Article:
Microsoft officials obviously believe Windows Vista is ready, given that it is set to release it to manufacturing within weeks. But what do some of its toughest testers think?
All About Microsoft
Microsoft watcher Mary Jo Foley's blog covers the products, people and strategies that make Microsoft tick.
Mary Jo Foley
Mary Jo has covered the tech industry for 30 years for a variety of publications and Web sites, and is a frequent guest on radio, TV and podcasts, speaking about all things Microsoft-related. She is the author of Microsoft 2.0: How Microsoft plans to stay relevant in the post-Gates era (John Wiley & Sons, 2008).
n October 20, the company finally hit the Beta 1 milestone with "Atlas," the product known known as Microsoft ASP.Net Ajax v 1.0.
Microsoft has made available to testers yet another Windows Vista build. The latest release, No. 5808, was made available to participants in Microsoft's Technology Adoption Program (TAP) late on October 19, testers said.
Windows XP Service Pack (SP 3), which Microsoft officials said to expect in the latter half of 2007, now has slipped into 2008.
Vista is not on track to be released to manufacturing on October 25, after all, according to Jim Allchin, co-president of Microsoft's platforms and services division.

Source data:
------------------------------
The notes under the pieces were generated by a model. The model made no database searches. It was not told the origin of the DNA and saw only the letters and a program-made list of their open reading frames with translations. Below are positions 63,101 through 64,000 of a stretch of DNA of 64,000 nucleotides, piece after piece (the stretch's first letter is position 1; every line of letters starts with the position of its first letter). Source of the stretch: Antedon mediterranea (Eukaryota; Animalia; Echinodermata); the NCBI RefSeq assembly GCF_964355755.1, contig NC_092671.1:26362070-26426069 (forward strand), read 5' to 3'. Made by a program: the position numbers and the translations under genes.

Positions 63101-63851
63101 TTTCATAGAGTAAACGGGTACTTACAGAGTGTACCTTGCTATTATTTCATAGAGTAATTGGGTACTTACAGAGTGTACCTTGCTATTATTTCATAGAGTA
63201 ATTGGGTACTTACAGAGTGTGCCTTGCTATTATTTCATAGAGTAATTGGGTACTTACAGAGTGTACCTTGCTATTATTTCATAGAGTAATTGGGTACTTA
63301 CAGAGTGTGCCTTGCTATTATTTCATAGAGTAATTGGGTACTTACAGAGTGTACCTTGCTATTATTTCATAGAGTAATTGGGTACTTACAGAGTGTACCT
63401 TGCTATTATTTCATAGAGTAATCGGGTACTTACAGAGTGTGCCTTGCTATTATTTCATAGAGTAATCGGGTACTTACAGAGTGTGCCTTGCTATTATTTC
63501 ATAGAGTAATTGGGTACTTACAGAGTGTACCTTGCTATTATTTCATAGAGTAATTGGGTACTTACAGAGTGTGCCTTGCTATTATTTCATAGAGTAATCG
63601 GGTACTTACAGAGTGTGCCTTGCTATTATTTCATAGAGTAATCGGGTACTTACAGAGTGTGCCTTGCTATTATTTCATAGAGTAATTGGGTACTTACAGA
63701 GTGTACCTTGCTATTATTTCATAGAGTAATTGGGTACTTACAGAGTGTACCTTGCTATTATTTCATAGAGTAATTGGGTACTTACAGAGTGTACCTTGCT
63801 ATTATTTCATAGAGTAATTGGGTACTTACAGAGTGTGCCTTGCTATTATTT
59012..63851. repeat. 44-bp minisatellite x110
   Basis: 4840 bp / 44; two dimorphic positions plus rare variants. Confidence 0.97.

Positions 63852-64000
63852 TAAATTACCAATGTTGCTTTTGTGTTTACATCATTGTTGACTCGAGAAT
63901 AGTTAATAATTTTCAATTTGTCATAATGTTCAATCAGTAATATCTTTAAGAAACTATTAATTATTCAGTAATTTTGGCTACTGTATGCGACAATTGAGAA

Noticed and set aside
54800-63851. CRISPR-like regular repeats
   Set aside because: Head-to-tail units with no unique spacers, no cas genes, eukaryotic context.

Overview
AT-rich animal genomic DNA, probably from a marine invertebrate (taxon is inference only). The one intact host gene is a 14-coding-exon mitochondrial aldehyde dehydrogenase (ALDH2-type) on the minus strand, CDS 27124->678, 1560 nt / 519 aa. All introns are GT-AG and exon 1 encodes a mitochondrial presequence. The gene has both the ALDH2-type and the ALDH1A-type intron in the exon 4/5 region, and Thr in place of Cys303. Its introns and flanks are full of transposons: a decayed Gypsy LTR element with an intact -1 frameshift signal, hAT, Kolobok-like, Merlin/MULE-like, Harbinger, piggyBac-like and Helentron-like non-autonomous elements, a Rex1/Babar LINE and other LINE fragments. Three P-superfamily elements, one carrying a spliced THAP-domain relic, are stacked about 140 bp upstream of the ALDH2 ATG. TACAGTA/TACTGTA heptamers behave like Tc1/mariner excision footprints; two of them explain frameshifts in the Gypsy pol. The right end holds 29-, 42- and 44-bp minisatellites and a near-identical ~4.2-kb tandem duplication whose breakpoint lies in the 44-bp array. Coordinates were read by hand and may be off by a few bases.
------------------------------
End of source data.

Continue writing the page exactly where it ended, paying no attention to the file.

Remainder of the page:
Microsoft has released to manufacturing the final Internet Explorer (IE) 7 bits for Windows XP and Windows Server 2003. But that doesn't mean you and/or your organization will actually have them pushed to you via Automatic Update any time soon.
Here are a few favorite sound bites on some of Microsoft's recent strategic moves on the spending and licensing fronts.
If Microsoft's own countdown clock doesn't get reset, the company will release to manufacturing the Windows Vista operating system next week, on October 25.
There’s been plenty written (with plenty more to come) about the features that are set to be included in Windows Vista. But what about features that won’t be in the next version of Windows?
What makes Google tick? Is it different from what gets the Softies going? Is Google just like Microsoft was, when the Redmond software company was comprised of 8,000 people (the current size of Google) vs. nearly 71,000 (the size of present-day Microsoft)?